Saturday, November 04, 2006

Lawson on Climate Change

I've been reading Lawson's speech responding to the Stern report on climate change. It's trully brilliant. In fact, I'm now rather sorry I've taken my sweet time in getting around to reading it.

I have always been in the somewhat rare position of being rather ambivalent about climate change. I am conscious that I, and most people commenting, have relatively little to go on in deciding between the competing claims of different climate scientists. However, Lawson's report does a great job of explaining why these scientific differences, along with plain old uncertainties, do not need to be crucial to the public policy decision with regards to climate change.

This is fortunate because it would seem that the big difficulty with climate change is that it was the first decision we were trying to make with science as the main guide to our thinking. There have been many times we've relied on economics or philosophy but never before had we asked natural scientists to be the guides to our public decision making. It would appear they're bad at it; all the attention makes them giddy and evangelistic. Thankfully, Lawson has moved us back to the safer ground of economics and morals.

One more thing. I think the big problem that many conservatives have with Cameron's focus on the environment isn't so much the policy itself, they've reconciled themselves to more obvious intellectual gaffes (opposing top up fees) and there is a pleasant side effect to reducing oil demand in strategic terms, but the fact that they perceive Cameron to be avoiding the argument. His response at conference to the climate change skeptics was that he wasn't going to stop talking about it; as if his critics were throwing a tantrum rather than presenting a reasoned case. Were he a little more diplomatic, or less diplomatic but defended his position instead of restating it, he might find the party more forgiving.

SPIEGEL Magazine on Sex and Taboos in the Muslim World

If ever a reminder were needed that repression does not lead to more moral people it can be found in this SPIEGEL Magazine article about sex and taboos in the Muslim world. Awful stories of the brutality which can exist in the darker corners of all societies but which tends to be vastly more common in those where more healthy outlets do not exist are an easy rebuttal to the idea that the repression of women is part of protecting them. However, I think this paragraph is, perhaps, at least as interesting:

"The Internet is a refuge for hidden desires, even though it offers only virtual relief. Google Trends, a new service offered by the search engine, provides a way to demonstrate how difficult it is to banish forbidden yearnings from the heads of Muslims. By entering the term "sex" into Google Trends, one obtains a ranked list of cities, countries and languages in which the term was entered most frequently. According to Google Trends, the Pakistanis search for "sex" most often, followed by the Egyptians. Iran and Morocco are in fourth and fifth, Indonesia is in seventh and Saudi Arabia in eighth place. The top city for "sex" searches is Cairo. When the terms "boy sex" or "man boy sex" are entered (many Internet filters catch the word "gay"), Pakistan, Iran, Saudi Arabia and Egypt are the first four countries listed."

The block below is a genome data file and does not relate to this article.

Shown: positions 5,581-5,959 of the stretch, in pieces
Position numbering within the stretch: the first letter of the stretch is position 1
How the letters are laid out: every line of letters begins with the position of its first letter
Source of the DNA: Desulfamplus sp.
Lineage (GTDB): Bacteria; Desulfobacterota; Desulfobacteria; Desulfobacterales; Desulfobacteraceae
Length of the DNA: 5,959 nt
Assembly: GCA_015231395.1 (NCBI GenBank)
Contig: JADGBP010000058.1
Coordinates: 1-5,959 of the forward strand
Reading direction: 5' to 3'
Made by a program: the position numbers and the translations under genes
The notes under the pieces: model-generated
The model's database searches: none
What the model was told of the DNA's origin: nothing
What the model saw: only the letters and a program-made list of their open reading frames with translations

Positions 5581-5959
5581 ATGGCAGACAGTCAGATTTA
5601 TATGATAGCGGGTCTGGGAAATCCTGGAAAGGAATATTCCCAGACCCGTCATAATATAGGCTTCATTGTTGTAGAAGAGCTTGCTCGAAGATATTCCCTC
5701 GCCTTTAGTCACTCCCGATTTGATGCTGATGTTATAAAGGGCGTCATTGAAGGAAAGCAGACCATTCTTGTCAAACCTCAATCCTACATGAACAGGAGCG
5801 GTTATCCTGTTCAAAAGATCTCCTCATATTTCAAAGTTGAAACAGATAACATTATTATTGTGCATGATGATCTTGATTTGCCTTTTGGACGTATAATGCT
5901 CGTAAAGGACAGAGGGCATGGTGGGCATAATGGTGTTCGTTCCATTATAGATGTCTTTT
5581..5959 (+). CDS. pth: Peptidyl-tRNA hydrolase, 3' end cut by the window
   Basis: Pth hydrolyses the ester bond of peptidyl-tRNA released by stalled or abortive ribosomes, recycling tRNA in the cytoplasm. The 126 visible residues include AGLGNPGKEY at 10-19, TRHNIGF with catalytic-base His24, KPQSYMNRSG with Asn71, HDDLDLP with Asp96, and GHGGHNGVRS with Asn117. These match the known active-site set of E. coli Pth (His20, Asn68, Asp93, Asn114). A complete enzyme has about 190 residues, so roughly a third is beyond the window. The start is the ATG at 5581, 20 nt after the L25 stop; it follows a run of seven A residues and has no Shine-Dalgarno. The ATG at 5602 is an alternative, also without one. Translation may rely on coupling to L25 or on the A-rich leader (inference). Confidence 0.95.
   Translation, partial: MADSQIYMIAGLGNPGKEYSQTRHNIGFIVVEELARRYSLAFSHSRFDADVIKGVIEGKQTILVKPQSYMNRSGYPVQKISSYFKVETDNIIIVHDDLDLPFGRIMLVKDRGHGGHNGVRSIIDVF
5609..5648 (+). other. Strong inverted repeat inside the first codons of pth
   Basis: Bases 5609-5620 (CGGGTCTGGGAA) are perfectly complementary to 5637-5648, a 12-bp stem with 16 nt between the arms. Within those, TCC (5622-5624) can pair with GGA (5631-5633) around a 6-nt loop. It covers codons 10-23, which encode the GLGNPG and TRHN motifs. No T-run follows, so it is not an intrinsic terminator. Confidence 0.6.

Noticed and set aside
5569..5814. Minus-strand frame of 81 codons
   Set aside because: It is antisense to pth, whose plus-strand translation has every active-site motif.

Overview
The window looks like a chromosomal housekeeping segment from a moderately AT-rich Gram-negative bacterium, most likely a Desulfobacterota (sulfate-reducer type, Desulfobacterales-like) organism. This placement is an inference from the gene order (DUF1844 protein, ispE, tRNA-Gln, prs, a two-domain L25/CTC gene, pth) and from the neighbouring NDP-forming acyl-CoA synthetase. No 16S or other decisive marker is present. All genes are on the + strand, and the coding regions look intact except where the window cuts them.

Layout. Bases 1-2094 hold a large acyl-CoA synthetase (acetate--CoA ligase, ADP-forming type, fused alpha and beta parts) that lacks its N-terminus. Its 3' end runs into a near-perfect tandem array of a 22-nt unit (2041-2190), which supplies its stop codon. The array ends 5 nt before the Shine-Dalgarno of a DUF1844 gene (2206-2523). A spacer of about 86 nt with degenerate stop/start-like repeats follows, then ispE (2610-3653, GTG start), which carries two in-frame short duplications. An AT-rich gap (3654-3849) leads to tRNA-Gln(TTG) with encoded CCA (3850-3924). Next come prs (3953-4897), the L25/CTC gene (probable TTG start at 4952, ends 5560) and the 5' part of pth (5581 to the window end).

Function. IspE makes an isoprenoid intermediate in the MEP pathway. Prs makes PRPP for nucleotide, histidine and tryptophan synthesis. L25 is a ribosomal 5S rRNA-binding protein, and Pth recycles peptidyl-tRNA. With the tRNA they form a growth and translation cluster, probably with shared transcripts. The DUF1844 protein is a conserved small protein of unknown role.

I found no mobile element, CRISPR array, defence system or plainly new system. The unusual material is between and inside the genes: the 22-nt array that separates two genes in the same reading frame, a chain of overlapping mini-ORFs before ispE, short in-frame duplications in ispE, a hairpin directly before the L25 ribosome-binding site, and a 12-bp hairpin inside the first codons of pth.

How ironic.

Friday, November 03, 2006

LBJ shows Vernon Robinson how it's done

The famous 'daisy' ad from LBJ highlights that even Vernon Robinson's efforts from the current election can't match up to the best in a proud history of intense US campaign ads.

The difference is that as opposed to the ridiculous character attack from Vernon Robinson LBJ was at least addressing an important issue which deserved to be taken seriously. Still, painting your opponent as a crackpot who can't be trusted with his finger on the trigger is a bit low.

Venezuelan 'fair trade'

Ken Livingstone is off to Venezuela to secure a deal for cheap fuel for Londoners. That incredibly rich London is being offered subsidised oil from rather poor Venezuela does not appear to alarm the lizard loving fool. After all, it's a win-win solution: London gets cheap oil, Chavez gets to grandstand wasting oil revenues. The only losers are the Venezuelans but they're not going to cause trouble while the sun is shining and the oil money is flowing. Good times...

Thursday, November 02, 2006

The Minimum Wage Trap

Iain Dale has YouTube footage of a Channel 4 report on a Labour cameraman who feels hard done by because he wasn't paid for his time as a volunteer which felt work-like. I hate to piss on a worthy bit of sniping at the Labour party but isn't this making a collosal mountain out of a rather insignificant molehill?

Every major organisation, every political party, every think tank and every media outlet takes crowds of unpaid interns/volunteers. The distinction of being "instructed" is clearly bogus; most interns do desperately basic jobs which are very similar to what they would get paid for in agency work.